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...many provisions of law exist in various jurisdictions, which take effect only upon an executive declaration of emergency; some 500 federal laws take effect upon a presidential declaration of emergency. The National Emergencies Act regulates this process at the federal level. It requires the President to specifically identify the provisions activated and to renew the declaration annually so as to prevent an arbitrarily broad or open-ended emergency. Presidents have occasionally taken action justified as necessary or prudent because of a state of emergency, only to have the action struck down in court as unconstitutional.
The National Emergencies Act (Pub.L. 94–412, 90 Stat. 1255, enacted September 14, 1976, codified at 50 U.S.C. § 1601-1651) is a United States federal law passed to stop open-ended states of national emergency and formalize the power of Congress to provide certain checks and balances on the emergency powers of the President. The Act of Congress imposes certain procedural formalities on the President when invoking such powers. The perceived need for the law arose from the scope and number of laws granting special powers to the executive in times of national emergency. The H.R. 3884 legislation was passed by the 94th United States Congress and signed by the 38th President of the United States Gerald R. Ford on September 14, 1976. The Act authorized the President to activate emergency provisions of law via an emergency declaration on the conditions that the President specifies the provisions so activated and notifies Congress. An activation would expire if the President expressly terminated the emergency, or did not renew the emergency annually, or if each house of Congress passed a resolution terminating the emergency. After presidents objected to this "Congressional termination" provision on separation of powers grounds, it was replaced in 1985 with termination by an enacted joint resolution. The Act also requires the President and executive agencies to maintain records of all orders and regulations that proceed from use of emergency authority, and to regularly report the cost incurred to Congress.
One law that could appear to give Mr Trump the potential to invoke emergency powers for the wall is a little-known law called the Insurrection Act. It allows the president to deploy troops inside the US to suppress any “unlawful combinations” or “conspiracies” that “obstructs or hinders the execution of the law”. The statute, however, does not define the terms, making it vague enough to potentially use against undocumented migrants crossing into the US from Mexico. Legal powers available to the president are “ripe for abuse” during a national emergency, Ms Goitein said, adding: “There’s no legal definition of emergency, no requirement that Congress ratify the decision, and no judicial review.” Much like Mr Trump’s travel ban, a wall built using emergency powers would almost certainly face a litany of legal challenges, giving courts the opportunity push back against the president’s authority.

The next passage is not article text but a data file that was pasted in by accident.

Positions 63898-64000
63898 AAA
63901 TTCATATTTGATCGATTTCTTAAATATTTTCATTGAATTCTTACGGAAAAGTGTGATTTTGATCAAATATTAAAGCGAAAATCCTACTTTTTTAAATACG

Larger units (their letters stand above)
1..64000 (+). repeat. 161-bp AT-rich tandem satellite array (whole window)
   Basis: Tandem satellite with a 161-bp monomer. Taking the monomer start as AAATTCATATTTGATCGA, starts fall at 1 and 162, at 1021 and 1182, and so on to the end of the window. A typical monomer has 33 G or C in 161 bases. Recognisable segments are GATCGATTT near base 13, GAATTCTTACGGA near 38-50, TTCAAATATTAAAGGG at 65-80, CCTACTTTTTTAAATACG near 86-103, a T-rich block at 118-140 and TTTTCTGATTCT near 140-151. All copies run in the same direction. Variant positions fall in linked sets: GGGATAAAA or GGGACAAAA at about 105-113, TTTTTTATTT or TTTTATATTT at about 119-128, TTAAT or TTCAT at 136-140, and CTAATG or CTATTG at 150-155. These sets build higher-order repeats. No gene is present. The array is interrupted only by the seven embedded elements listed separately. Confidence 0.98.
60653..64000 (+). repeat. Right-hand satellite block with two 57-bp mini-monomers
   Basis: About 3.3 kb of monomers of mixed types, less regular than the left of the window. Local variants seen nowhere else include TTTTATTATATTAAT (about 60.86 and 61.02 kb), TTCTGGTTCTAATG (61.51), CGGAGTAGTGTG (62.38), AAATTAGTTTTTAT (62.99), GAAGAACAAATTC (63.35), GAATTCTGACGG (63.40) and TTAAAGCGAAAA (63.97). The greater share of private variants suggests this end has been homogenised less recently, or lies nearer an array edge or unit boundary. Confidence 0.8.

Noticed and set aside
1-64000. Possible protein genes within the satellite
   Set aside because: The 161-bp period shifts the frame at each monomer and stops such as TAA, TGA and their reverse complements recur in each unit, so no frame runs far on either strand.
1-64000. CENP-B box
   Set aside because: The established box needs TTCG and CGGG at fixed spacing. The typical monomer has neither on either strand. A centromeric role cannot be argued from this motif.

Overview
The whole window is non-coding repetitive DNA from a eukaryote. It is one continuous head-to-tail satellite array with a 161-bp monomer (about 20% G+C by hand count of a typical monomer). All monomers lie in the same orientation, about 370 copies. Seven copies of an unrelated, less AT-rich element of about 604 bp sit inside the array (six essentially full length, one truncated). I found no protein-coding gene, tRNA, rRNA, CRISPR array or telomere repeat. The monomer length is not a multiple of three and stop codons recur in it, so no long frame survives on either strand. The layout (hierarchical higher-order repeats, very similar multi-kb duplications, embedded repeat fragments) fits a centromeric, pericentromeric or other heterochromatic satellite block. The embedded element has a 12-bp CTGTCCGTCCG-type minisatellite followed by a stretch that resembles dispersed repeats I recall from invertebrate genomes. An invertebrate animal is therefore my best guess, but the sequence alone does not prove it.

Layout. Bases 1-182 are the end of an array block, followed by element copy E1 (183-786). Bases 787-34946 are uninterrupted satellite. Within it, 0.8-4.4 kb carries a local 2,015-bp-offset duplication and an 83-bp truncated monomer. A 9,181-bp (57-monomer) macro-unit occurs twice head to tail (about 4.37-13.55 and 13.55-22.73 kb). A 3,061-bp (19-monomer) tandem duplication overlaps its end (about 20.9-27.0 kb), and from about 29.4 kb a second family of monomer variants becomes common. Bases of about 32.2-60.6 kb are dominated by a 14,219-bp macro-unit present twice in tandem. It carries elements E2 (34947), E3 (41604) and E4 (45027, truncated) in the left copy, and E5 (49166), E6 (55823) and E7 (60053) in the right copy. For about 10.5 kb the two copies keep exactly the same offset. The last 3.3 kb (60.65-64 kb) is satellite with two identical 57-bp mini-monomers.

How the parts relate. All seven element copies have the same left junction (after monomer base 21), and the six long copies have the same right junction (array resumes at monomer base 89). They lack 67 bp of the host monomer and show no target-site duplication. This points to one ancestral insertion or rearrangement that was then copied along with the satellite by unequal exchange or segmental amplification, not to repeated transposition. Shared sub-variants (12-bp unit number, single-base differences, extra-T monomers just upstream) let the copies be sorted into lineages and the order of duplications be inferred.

“Ultimately he has no constitutional authority to exercise the power to build this wall without Congress’ approval,” Lessig said. “These statutes were certainly not written with the intent to give a man like Donald Trump the power that he’s now claiming.”
The United States Code (Title 42, Chapter 68, Subchapter I, §5122), now defines emergency and major disaster as follows:
"Emergency means any occasion or instance for which, in the determination of the President, Federal assistance is needed to supplement State and local efforts and capabilities to save lives and to protect property and public health and safety, or to lessen or avert the threat of a catastrophe in any part of the United States.
"Major disaster means any natural catastrophe (including any hurricane, tornado, storm, high water, wind-driven water, tidal wave, tsunami, earthquake, volcanic eruption, landslide, mudslide, snowstorm, or drought), or, regardless of cause, any fire, flood, or explosion, in any part of the United States, which in the determination of the President causes damage of sufficient severity and magnitude to warrant major disaster assistance under this chapter to supplement the efforts and available resources of States, local governments, and disaster relief organizations in alleviating the damage, loss, hardship, or suffering caused thereby."
originally posted by: infolurker
a reply to: FilthyUSMonkey